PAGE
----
The Risograph – a plain-looking, clunky machine first released in Japan in 1986 by the Riso Kagaku Corporation – was initially developed as an alternative to other widespread copying processes. Marketed to churches, offices and schools, the Risograph offered a high-quality, cost-effective, and environmentally friendly option ideal for large-volume printing.
1930: “The Comet,” believed to be the first science fiction fanzine, published.
1930-1960: Mimeograph duplicating machine available.
1944: Xerography invented.
1960s/1970s: Zines characterized by a synergy between outspoken political commentary, literary experimentation, heartfelt critiques of rock and roll music, influence of drugs on visual communication, and revolution in layout and design.
As an office standard the Risograph lost out to the photocopier, but the possibilities of riso-printing were adopted by a generation of artists and independent publishers who would give the machine new purpose. Working with the strengths and limitations of the technology, artists began creating posters, zines and artists’ books that embraced a lo-fi, pixelated aesthetic and allowed for endless experimentation with color, saturation and registration.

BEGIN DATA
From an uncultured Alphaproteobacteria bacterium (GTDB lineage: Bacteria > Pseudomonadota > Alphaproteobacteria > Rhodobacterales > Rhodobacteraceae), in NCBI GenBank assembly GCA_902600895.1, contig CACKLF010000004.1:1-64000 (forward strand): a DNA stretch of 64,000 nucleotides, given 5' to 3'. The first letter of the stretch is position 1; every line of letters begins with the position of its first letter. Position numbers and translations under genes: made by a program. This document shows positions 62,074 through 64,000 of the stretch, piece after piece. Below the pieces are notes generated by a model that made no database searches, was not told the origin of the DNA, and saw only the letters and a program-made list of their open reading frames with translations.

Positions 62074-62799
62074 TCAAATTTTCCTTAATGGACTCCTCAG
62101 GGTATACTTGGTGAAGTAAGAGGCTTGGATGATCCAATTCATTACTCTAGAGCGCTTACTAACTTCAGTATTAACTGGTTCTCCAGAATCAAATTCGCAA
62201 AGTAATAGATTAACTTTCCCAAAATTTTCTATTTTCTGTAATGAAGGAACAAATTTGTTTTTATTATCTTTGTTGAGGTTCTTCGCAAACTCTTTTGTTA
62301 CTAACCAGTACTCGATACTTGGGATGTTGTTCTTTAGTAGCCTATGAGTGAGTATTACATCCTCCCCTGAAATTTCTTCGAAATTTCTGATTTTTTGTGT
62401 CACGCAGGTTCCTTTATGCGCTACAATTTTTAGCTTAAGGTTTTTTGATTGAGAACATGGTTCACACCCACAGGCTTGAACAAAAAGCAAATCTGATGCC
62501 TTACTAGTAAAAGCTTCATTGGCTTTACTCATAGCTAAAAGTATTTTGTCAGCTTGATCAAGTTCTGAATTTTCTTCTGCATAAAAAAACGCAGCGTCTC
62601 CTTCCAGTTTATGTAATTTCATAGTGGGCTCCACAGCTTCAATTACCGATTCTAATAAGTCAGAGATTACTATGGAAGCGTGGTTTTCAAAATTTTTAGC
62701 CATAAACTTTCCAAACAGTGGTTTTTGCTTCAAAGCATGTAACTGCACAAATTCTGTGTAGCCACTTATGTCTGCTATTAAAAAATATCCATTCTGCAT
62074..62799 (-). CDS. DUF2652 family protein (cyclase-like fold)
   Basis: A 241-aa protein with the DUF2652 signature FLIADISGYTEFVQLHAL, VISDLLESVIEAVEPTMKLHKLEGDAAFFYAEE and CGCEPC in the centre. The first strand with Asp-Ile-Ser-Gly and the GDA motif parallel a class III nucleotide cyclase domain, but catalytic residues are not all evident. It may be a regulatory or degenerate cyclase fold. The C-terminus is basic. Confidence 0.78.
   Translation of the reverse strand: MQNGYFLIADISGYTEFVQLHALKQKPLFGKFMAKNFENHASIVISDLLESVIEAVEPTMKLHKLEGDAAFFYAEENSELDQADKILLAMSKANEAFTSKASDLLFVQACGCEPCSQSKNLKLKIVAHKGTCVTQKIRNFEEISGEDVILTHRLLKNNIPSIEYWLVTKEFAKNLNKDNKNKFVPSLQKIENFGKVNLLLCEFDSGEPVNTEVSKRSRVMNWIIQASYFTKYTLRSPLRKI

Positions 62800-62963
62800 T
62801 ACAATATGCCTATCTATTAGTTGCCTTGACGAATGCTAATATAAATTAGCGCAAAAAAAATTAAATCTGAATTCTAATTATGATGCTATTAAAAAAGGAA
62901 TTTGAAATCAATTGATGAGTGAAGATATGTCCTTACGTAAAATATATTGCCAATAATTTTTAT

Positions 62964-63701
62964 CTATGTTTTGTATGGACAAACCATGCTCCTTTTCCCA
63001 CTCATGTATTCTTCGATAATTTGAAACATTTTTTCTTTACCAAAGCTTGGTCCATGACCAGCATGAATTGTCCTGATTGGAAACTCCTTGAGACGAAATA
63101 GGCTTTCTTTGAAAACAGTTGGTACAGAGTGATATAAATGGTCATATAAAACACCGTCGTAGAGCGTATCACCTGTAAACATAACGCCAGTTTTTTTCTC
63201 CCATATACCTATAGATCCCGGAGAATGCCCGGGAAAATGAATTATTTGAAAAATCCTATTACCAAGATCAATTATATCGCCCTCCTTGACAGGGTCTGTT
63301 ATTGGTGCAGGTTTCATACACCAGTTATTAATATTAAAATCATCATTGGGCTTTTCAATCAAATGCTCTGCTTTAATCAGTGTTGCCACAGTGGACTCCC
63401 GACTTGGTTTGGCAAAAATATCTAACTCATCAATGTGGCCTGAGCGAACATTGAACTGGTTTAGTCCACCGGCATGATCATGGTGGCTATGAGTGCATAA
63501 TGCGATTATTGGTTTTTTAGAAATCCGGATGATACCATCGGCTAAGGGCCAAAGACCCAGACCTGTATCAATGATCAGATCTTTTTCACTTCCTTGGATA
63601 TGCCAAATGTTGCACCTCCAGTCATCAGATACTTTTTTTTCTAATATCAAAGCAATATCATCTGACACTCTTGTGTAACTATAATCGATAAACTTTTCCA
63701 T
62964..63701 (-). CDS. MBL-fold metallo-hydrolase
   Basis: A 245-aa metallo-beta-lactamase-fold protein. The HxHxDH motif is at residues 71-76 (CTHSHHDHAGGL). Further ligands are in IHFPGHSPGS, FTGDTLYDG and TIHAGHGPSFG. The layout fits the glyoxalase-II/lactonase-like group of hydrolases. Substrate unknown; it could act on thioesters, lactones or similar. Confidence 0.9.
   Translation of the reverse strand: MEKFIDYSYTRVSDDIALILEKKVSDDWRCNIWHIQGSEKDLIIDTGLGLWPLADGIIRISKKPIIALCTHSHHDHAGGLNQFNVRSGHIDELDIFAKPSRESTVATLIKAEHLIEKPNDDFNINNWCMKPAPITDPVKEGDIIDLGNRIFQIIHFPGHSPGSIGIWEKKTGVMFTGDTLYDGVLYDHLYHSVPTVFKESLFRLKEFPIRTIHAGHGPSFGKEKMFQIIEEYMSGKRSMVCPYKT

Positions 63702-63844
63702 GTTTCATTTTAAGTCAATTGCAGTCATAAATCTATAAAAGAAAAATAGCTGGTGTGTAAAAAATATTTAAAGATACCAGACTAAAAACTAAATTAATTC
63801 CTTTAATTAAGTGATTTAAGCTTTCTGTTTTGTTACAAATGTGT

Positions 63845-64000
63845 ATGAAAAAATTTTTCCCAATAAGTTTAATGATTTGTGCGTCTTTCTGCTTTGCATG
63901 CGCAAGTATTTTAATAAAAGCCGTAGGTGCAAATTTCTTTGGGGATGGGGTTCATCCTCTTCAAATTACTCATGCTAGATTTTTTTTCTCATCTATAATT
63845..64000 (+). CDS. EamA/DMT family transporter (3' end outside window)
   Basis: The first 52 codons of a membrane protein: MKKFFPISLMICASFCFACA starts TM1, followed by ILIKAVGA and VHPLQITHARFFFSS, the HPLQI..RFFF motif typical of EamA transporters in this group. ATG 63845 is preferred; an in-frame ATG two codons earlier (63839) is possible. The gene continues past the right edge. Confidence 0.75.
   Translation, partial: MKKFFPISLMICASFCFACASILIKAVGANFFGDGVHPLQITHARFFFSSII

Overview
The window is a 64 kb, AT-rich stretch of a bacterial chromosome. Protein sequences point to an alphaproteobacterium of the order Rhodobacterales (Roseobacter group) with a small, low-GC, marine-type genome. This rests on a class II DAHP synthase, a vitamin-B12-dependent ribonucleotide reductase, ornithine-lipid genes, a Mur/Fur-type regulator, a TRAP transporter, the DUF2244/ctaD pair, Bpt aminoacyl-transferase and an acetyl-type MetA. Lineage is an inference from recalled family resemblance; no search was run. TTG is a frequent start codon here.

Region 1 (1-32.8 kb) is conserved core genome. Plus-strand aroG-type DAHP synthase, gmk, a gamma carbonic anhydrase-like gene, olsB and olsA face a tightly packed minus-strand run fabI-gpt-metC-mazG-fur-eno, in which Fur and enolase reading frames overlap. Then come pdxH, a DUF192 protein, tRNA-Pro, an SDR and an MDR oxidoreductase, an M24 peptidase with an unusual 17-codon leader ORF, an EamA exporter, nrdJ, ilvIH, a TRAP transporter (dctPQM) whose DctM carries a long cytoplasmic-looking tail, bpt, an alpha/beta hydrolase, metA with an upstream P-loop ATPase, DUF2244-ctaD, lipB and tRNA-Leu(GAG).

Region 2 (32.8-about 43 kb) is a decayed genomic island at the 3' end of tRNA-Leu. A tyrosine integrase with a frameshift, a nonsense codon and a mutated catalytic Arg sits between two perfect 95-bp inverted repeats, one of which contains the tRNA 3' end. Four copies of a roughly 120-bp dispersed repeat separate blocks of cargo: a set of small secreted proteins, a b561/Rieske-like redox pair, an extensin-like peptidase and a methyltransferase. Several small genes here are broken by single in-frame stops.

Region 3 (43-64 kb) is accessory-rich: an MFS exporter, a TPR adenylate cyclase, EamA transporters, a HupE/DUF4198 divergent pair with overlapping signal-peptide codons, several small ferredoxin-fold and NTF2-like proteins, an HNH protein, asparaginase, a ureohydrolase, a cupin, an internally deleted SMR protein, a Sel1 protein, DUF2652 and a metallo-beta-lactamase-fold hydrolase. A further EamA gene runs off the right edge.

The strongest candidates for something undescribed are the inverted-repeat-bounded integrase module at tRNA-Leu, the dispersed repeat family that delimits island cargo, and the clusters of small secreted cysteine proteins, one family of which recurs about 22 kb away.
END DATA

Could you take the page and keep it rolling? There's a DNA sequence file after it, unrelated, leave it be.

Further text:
Mimeograph machines continue to be used in developing countries because it is a simple, cheap, and robust technology. Many mimeographs can be hand-cranked, requiring no electricity.
When spread over 20 or more copies, the cost per copy (2 to 4 cents) is close to photocopiers. But for every additional copy, the average cost decreases. At 100 prints, the master cost per copy was only 0.4–0.8 cents per copy, and the cost of the paper printed upon will start to dominate. A master is capable of making 4000–5000 prints, and then a new master easily be made if needed for further copies.
"Anybody can now become both author and publisher. Take any books on any subject and custom-make your own book by simply xeroxing a chapter from this one, a chapter from that one—instant steal!"" - McLuhan